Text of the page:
The Antifascist Roots of Presidential Administration

72 Pages Posted: 2 Jul 2020 Last revised: 7 Oct 2020

See all articles by Noah A. Rosenblum

Noah A. Rosenblum

New York University School of Law; Columbia University - Department of History

Date Written: June 15, 2020


This Article uncovers the intellectual foundations of presidential administration, and, on the basis of original archival research and new contextualization, grounds its legitimacy in the fight against fascism. It shows how the architects of presidential control of the administrative state reconciled a strong executive with democratic norms by embracing separation of powers in order to make democracy responsible and antifascist. These previously overlooked developments have important consequences for contemporary debates about executive power in general and the role of the president in administration in particular.

The Article demonstrates that presidential administration was not a haphazard occurrence, but the culmination of a longstanding project to make democracy efficacious and accountable. It traces the roots of presidential administration back through the executive reorganization acts of the New Deal to a world of Progressive Era executive-centered reform thought. The Article shows how the New Dealers on the President’s Committee on Administrative Management drew from and adapted this Progressive Era tradition as they sought to simultaneously empower and constrain the president. At the heart of this story is a remarkable reversal: where Progressive Era reformers rejected formal constitutionalism in general and the principle of separation of powers in particular, New Deal reformers embraced both. This volte-face was connected to the need to make the president strong while guarding against fascism.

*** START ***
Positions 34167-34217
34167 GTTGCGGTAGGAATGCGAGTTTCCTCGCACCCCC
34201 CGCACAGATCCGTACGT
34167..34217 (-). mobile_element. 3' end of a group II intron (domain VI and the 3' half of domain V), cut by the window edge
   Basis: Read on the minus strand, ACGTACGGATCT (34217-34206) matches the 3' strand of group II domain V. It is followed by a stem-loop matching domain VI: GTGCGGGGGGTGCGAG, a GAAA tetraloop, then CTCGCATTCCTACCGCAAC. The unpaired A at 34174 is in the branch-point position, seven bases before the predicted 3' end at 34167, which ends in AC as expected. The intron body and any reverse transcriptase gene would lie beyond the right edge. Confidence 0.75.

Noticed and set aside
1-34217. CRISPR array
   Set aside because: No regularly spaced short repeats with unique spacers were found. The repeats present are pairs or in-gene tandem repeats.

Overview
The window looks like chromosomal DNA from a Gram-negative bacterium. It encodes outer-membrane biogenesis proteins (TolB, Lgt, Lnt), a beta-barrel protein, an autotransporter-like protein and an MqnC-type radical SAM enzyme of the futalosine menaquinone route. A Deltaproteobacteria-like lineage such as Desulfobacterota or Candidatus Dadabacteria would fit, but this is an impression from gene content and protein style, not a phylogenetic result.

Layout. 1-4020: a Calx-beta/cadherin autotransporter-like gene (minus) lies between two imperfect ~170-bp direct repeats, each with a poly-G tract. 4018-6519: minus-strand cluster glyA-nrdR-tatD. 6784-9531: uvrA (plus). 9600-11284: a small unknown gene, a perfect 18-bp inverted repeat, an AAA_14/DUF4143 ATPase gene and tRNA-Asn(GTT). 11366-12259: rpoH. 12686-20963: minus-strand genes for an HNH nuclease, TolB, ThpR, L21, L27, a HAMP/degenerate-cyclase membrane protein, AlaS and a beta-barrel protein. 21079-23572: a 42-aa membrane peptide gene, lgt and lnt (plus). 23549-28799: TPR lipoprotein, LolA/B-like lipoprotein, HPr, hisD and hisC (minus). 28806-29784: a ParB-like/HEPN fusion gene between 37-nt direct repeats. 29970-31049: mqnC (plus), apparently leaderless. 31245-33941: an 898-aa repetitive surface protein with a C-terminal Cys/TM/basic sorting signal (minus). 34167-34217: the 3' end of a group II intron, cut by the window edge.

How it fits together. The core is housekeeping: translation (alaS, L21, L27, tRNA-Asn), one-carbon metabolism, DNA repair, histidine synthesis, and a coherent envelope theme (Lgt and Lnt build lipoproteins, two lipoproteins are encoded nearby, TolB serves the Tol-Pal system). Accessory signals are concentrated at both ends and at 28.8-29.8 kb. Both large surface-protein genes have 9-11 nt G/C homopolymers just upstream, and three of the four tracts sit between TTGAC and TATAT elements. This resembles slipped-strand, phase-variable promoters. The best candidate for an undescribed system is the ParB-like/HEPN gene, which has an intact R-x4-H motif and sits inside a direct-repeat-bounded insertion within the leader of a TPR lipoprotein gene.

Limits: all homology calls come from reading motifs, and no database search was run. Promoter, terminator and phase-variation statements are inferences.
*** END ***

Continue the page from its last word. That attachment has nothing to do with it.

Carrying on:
Three normative consequences flow from this forgotten origin story. First, it challenges unitary accounts that posit an uninterrupted tradition of maximalist executive power. Second, it provides a historical and doctrinal foundation for the “internal separation of powers” school of Article II jurisprudence. And finally, it generates an anti-fascist litmus test that any adequate theory of Article II should have to meet.

Antifascism, this Article shows, was the condition on which the institutions of presidential administration were actually imagined. Fidelity demands we grapple with that commitment today.

Suggested Citation

Rosenblum, Noah, The Antifascist Roots of Presidential Administration (June 15, 2020). Available at SSRN: or

Noah Rosenblum (Contact Author)

New York University School of Law ( email )

40 Washington Square South
New York, NY 10012-1099
United States

Columbia University - Department of History ( email )

1180 Amsterdam Avenue, MC 2527
New York, NY 1002
United States


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